Peace & Nonviolence

 Peace and Non-Violence

  

    

2013 Peace Packet

 

2009 Resource Packet

 

Resources for Celebrating a World Day of Peace Liturgy

 

Excerpts from 2012 World Day of Peace Message

  

Catholic Social Teaching

  

  

Nuclear Disarmament

"We must join with Pope John Paul II to proclaim, with all the conviction of my faith in Christ and with an awareness of my mission, that violence is evil, that violence is unacceptable as a solution to problems, that violence is unworthy.. Violence is a lie, for it goes against the truth of our faith, the truth of our humanity."

  

"Fundamentally, our society needs a moral revolution to replace a culture of violence with a renewed ethic of justice, responsibility, and community"                   

  

Confronting a Culture of Violence:

A Catholic Framework for Action
U.S. Catholic Bishops

  

"If you want peace, work for justice.”

Pope Paul VI

 

  

  

  

Human beings have struggled with violence as long as they have existed on earth. There have always been those who would use violent means to achieve dominance over others, to acquire more property, or to avenge perceived wrongs. In response, those who have been harmed sometimes turn to violence as a means of defense or punishment.

The earliest Christians did not believe that violent behavior could coexist with being a Christian. Jesus had spoken clearly about loving others whether friend or enemy. Although outspoken in his criticism of injustice, he went willingly to his own death, his followers forbidden from raising a sword to protect him.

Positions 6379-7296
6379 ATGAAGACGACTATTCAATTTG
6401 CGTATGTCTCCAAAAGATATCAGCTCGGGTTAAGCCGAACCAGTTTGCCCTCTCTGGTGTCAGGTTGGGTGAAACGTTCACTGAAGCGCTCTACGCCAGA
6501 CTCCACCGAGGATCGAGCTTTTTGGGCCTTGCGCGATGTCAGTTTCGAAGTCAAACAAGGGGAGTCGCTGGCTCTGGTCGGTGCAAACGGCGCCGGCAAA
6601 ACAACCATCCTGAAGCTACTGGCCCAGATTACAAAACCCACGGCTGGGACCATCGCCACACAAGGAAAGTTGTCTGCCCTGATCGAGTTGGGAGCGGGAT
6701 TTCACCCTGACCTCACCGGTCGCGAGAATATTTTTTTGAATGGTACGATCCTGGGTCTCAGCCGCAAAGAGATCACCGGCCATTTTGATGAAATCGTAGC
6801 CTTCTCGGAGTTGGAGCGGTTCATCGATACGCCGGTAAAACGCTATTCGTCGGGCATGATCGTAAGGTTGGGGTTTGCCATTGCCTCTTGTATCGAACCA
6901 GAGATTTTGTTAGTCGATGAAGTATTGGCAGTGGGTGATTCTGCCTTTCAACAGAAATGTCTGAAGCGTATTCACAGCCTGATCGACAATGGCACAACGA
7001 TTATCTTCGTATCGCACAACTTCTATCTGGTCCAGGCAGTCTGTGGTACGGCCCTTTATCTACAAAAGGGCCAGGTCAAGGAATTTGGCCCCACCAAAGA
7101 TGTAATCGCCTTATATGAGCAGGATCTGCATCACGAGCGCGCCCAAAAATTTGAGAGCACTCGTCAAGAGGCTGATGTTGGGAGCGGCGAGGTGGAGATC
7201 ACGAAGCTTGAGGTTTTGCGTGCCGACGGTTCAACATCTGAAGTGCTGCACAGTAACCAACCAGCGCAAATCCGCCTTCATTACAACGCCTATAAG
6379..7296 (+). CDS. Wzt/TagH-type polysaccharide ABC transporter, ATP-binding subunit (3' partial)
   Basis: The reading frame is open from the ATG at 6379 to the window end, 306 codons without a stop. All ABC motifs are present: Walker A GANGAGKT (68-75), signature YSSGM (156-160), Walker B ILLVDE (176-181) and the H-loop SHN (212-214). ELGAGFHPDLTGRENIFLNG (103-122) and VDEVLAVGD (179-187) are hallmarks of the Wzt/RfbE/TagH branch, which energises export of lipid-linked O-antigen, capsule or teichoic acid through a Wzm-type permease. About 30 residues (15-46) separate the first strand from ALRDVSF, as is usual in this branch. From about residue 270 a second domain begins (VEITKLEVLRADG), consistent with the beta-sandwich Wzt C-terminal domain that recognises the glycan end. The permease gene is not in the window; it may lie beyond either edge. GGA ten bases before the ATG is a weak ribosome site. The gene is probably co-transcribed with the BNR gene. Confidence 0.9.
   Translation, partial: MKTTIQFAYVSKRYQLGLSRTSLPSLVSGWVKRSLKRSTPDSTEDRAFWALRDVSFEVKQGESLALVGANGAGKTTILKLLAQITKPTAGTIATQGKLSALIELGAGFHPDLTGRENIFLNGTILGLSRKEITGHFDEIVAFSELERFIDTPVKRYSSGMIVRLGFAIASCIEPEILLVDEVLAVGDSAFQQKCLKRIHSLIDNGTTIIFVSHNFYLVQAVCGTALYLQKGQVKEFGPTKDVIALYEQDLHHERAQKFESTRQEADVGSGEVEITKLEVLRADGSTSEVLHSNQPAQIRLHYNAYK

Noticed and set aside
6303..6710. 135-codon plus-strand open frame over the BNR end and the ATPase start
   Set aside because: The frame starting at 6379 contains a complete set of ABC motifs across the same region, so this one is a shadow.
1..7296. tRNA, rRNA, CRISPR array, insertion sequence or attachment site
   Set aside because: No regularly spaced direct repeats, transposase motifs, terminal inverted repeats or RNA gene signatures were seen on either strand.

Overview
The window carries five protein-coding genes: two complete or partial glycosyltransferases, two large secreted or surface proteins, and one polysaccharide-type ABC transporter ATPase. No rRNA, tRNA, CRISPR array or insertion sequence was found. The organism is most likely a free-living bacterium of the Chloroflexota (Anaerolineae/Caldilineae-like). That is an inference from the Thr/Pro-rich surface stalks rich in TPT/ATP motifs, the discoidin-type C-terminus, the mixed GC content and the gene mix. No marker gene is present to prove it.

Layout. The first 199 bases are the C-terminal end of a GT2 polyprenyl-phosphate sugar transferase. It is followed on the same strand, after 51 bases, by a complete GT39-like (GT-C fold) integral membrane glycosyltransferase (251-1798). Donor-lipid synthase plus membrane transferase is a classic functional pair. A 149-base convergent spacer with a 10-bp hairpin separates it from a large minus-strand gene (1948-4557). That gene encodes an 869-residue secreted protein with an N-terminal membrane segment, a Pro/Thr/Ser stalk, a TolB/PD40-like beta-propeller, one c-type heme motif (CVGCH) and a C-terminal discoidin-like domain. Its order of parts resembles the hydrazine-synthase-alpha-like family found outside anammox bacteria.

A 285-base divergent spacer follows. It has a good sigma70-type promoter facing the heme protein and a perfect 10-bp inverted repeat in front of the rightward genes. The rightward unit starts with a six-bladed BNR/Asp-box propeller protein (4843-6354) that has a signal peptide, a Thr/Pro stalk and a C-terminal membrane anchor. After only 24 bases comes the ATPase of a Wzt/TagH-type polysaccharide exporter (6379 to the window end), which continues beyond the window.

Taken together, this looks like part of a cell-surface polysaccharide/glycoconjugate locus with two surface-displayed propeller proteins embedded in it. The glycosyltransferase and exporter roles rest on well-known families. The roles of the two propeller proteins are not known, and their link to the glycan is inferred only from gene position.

The Catholic Nonviolent Tradition

  

In the nonviolent tradition, followers of Jesus are called to live as he did. Jesus allied himself with the poor, the sick, the outcast and spoke courageously against injustice. He did not use power or weapons to bring about the revolutionary kingdom he described where all would live with justice. Rather, he allowed himself to be humiliated and hung on a cross like a criminal, trusting that God would work through human events to transform the earth.

  

The Catholic peace movement traces its roots to the earliest Christian communities. Members of the early Christian communities did not serve in the military because of the prohibition of killing and the requirement to swear allegiance to the emperor considered divine. This began to change when the Emperor Constantine converted to Christianity and imposed Christianity as the state religion. By 425, Emperor Theodosius required all members of the military to be Christian; hence, the Catholic Church has not been one of the traditional peace churches.

  

The Catholic Worker Movement in the 20th century, the teaching of Pope John XXIII, and opposition to the Vietnam War were catalysts for a growing trend towards pacifism within the Church. The Second Vatican Council, and later, the U.S. Catholic bishops in The Challenge of Peace: God’s Promise and Our Response legitimized nonviolence as an appropriate stance for individual Catholics to take and affirmed the right of Catholics to declare themselves conscientious objectors.